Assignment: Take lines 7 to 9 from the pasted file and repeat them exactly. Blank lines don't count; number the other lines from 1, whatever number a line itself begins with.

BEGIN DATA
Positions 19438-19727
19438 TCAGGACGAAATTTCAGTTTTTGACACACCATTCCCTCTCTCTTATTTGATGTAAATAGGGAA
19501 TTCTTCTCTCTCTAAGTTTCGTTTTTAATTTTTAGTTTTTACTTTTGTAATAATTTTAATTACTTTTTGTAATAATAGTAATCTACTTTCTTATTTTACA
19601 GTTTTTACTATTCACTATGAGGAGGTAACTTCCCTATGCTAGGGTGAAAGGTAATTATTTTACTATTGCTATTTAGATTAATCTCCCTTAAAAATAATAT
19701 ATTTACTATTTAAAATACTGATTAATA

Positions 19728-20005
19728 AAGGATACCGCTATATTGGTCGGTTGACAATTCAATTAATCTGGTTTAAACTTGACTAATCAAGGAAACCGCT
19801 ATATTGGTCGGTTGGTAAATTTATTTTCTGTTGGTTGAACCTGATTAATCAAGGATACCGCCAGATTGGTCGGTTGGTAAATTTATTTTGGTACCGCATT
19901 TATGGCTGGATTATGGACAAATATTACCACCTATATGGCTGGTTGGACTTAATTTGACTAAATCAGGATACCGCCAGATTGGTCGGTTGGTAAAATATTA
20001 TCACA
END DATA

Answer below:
19728 AAGGATACCGCTATATTGGTCGGTTGACAATTCAATTAATCTGGTTTAAACTTGACTAATCAAGGAAACCGCT
19801 ATATTGGTCGGTTGGTAAATTTATTTTCTGTTGGTTGAACCTGATTAATCAAGGATACCGCCAGATTGGTCGGTTGGTAAATTTATTTTGGTACCGCATT
19901 TATGGCTGGATTATGGACAAATATTACCACCTATATGGCTGGTTGGACTTAATTTGACTAAATCAGGATACCGCCAGATTGGTCGGTTGGTAAAATATTA